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Call for orderly forum to address long term investor interests in activist proposals

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Source: The New York Times, April 8, 2014 editorial

The Opinion Pages | Op-Ed Contributors

Powerful, Disruptive Shareholders


THE season is starting for annual meetings, when shareholders have the chance to attend gatherings of companies in which they own stock to tell chief executives what’s on their mind.

While years ago there were few investors publicly voicing their criticisms, a new kind of shareholder has emerged — the activist investor. Often these investors take to the media and go online to excoriate companies. Their disruptive actions are rattling corporate boardrooms and businesses, disproportionate to their size and number.

These activists typically hold small percentage ownership positions in companies and publicly propose significant changes: They can suggest that the chief executive be replaced (Yahoo), that a subsidiary be divested (PayPal from eBay) or that an entire strategy is flawed (Herbalife). The idea is that they buy the stock cheap, propose changes and sell when the value is higher.

In a number of cases, shareholder activism has had a very positive effect on the market and on the management of individual companies that are underperforming. For example, Daniel S. Loeb bought a position in Yahoo in 2011, forced a C.E.O. change, and the stock has since risen by 149 percent. Carl C. Icahn forced a split-up of Motorola in 2011, and shareholders fared exceedingly well.

But many don’t end this successfully. William Ackman meddled into the affairs of J. C. Penney in 2013 and almost destroyed the company. He then sold his position and left the company to pick up the pieces. Mr. Icahn, in another investment, asked Apple to return more cash to shareholders. What can Mr. Icahn possibly know about the list of confidential projects on which Apple can spend cash? Certainly less than Apple management.

The truth is that the fringe minority dominates the debate. These vocal factions often wage activist campaigns that strike fear into the hearts and minds of executives across the country, while purporting to act in the interest of creating long-term value. Furthermore, activists typically not only tolerate a fight — they relish it. While that may provide amusement to them, it can leave a company distracted, vulnerable to a takeover and subject to losing its people to more stable employers. These activists take a position, roll the dice, and if it doesn’t pan out, they move on to the next target. Chief executives often have no choice but to react to short-termism, even at the expense of long-term value creation — which is their job.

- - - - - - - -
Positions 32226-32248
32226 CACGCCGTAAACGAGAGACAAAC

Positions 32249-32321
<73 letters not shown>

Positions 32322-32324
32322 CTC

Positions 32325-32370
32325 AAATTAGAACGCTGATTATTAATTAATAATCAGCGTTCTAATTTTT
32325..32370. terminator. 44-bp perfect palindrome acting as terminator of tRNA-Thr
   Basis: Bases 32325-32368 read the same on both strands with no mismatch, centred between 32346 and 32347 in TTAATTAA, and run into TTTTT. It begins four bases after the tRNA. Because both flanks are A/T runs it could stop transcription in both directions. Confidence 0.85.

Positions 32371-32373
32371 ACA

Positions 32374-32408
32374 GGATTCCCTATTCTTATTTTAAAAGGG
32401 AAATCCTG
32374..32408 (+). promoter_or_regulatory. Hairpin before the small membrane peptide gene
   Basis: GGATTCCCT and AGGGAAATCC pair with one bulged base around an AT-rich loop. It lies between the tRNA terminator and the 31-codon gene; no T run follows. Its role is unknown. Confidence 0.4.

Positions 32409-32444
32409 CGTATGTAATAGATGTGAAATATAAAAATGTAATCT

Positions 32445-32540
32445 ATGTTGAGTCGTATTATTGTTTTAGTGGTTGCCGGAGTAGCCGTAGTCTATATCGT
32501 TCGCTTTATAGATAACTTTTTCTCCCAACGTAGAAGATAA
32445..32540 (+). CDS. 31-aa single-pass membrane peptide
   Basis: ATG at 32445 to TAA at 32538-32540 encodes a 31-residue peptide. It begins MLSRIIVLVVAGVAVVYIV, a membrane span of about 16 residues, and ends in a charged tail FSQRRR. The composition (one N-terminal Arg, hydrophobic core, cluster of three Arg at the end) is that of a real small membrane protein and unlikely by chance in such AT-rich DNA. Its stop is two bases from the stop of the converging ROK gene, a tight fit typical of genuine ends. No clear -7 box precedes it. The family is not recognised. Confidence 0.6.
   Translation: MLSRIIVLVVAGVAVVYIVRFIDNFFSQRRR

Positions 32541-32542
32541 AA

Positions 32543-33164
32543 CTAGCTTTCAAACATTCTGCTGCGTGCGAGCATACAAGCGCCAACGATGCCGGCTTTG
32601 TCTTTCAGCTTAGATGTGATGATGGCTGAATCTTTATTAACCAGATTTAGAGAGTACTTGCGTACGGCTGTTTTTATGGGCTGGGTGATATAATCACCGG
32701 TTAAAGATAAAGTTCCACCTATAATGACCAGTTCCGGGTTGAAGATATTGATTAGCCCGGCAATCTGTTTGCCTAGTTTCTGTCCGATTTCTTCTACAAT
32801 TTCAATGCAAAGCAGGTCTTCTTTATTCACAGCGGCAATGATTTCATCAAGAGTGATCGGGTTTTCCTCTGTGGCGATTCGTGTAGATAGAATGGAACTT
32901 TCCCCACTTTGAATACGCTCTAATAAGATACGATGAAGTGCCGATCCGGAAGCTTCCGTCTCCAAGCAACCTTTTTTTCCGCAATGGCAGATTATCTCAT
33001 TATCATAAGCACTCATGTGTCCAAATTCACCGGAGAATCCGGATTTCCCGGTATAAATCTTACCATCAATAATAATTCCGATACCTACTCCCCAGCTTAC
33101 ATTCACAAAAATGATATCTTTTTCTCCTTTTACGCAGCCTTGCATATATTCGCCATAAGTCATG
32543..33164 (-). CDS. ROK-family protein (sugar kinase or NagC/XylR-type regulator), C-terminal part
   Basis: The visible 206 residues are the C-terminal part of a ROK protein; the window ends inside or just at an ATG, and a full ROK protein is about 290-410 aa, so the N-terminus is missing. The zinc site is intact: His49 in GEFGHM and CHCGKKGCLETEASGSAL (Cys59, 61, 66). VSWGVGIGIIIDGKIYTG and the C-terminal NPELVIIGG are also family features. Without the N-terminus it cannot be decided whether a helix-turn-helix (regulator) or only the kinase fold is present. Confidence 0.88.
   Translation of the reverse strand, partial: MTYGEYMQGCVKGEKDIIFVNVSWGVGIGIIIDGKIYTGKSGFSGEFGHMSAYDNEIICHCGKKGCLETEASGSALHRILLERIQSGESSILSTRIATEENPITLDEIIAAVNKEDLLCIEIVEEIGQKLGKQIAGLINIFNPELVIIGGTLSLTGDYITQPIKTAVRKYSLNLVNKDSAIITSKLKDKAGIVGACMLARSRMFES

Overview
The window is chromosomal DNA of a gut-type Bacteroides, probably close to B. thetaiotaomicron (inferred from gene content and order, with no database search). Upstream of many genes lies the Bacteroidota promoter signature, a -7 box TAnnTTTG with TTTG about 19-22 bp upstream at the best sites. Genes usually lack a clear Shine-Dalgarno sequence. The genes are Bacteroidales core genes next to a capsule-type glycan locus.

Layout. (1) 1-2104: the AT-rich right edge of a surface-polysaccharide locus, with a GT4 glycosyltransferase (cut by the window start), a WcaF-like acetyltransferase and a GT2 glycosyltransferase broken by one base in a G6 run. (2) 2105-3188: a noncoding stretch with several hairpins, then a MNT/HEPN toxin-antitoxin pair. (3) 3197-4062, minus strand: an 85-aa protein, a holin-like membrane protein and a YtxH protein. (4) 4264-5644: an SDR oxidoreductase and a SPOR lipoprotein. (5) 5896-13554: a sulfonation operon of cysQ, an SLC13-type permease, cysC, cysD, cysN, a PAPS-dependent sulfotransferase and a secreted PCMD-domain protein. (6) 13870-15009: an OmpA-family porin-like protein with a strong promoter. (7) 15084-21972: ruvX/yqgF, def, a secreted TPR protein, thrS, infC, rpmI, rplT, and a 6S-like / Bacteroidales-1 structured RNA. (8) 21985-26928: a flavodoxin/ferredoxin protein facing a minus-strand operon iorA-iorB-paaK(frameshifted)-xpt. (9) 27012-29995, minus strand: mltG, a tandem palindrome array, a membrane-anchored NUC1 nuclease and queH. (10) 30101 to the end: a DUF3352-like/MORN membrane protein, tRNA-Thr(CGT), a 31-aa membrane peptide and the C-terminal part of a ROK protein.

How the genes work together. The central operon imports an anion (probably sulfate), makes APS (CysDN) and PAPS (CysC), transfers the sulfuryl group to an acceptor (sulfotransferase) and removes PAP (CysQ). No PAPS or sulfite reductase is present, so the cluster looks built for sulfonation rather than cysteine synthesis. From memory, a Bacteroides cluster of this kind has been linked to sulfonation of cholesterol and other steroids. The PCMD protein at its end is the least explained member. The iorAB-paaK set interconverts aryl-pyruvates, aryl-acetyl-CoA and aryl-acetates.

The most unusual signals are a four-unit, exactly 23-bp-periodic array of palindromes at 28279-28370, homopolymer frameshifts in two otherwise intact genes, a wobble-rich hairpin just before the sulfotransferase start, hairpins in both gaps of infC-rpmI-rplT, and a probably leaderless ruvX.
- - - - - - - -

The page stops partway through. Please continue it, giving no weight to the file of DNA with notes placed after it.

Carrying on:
The dialogue between shareholders and companies needs to change. It’s not something that can be accomplished by regulation or legislation. We would never suggest that shareholders lose their right to complain; they are owners and have every right to voice disapproval of their company. But the big shareholders, the institutional shareholders who invest for pension funds and the like, need to stop being silent and speak out. Sometimes they are working behind the scenes, encouraging the activists to shake up management. They need to be open about what they think, so ideas that are floated can be debated by the full range of shareholders, not just dominated by the vocal minority. If the large institutions are quietly feeding ideas to the activists, why hide their intentions? We are starting to see some changes; BlackRock, the world’s largest asset manager, recently sent a letter to the biggest companies in the United States criticizing investors who think about short-term instead of long-term goals. That’s a start, and we urge others to follow.

The activist-investor debate should not be a one-sided mudslinging assault waged by a few vocal dissenters who drown out companies and the majority of other investors. We need a constructive public forum. Perhaps equity research analysts could provide that forum. They host meetings for management and investors all the time, so why not use this forum to host the debate? The media would certainly cover the discussion. While companies cannot be forced to participate in such a debate, there would be enormous pressure for them to take up valuable ideas for changing companies and to reject the destructive ones. Shareholders own companies, management teams serve shareholders, and boards of directors serve as fiduciaries for those shareholders.

We get that. What we don’t get is why a small group of bullies should be able to command such undivided attention and instill such fear in corporate boardrooms. The fear is currently so intense that some executives at a recent conference admitted that they are afraid to speak out about the problem because they don’t want to be targeted themselves.

It’s reminiscent of Joe McCarthy in the 1950s — in the same way he hid behind patriotism to inflame the communist scare, activists purport to seek long-term value when all they really want is to make a quick buck. It’s time for a more civil, open debate conducted with decency. It will help all shareholders.

Joseph Perella and Peter Weinberg are founding partners of Perella Weinberg Partners, a global financial-services firm.

A version of this op-ed appears in print on April 9, 2014, on page A23 of the New York edition with the headline: Powerful, Disruptive Shareholders.

© 2014 The New York Times Company


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